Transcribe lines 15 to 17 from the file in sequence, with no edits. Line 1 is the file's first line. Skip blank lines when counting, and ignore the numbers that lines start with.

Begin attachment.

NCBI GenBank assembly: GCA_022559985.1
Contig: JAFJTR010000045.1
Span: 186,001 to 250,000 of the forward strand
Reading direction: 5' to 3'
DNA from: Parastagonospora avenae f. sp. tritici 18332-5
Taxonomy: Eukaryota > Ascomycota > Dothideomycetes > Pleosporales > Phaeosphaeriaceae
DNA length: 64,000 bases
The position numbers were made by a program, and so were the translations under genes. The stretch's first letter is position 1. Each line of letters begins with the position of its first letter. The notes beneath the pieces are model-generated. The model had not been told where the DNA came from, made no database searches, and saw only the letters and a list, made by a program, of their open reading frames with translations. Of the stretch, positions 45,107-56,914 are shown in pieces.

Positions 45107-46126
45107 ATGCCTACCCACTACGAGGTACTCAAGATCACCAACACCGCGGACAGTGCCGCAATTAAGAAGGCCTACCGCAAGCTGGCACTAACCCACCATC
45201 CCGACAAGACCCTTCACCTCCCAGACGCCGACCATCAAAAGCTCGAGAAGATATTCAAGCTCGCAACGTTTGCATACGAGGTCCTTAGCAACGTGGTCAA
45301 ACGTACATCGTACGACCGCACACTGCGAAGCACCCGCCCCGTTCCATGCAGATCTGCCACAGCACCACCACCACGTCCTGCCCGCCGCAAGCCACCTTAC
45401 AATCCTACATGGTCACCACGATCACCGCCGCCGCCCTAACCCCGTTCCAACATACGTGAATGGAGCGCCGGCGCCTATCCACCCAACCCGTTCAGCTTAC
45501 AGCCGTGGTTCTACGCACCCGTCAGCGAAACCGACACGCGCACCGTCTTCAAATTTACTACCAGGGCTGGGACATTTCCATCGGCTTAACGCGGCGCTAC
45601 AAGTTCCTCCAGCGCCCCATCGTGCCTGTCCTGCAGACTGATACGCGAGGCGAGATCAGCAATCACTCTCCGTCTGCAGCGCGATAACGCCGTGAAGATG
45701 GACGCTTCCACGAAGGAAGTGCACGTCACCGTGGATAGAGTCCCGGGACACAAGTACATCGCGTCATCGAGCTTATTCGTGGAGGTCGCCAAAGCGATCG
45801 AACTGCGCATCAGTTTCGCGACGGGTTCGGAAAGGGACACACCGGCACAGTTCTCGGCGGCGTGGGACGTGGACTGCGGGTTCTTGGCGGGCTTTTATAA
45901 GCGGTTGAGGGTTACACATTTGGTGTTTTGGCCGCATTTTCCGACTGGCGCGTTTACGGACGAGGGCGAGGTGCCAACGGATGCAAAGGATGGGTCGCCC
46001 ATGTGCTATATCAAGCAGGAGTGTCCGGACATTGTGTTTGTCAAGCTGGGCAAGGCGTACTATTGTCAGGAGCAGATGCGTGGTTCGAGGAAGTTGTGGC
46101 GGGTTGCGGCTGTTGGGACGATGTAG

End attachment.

45601 AAGTTCCTCCAGCGCCCCATCGTGCCTGTCCTGCAGACTGATACGCGAGGCGAGATCAGCAATCACTCTCCGTCTGCAGCGCGATAACGCCGTGAAGATG
45701 GACGCTTCCACGAAGGAAGTGCACGTCACCGTGGATAGAGTCCCGGGACACAAGTACATCGCGTCATCGAGCTTATTCGTGGAGGTCGCCAAAGCGATCG
45801 AACTGCGCATCAGTTTCGCGACGGGTTCGGAAAGGGACACACCGGCACAGTTCTCGGCGGCGTGGGACGTGGACTGCGGGTTCTTGGCGGGCTTTTATAA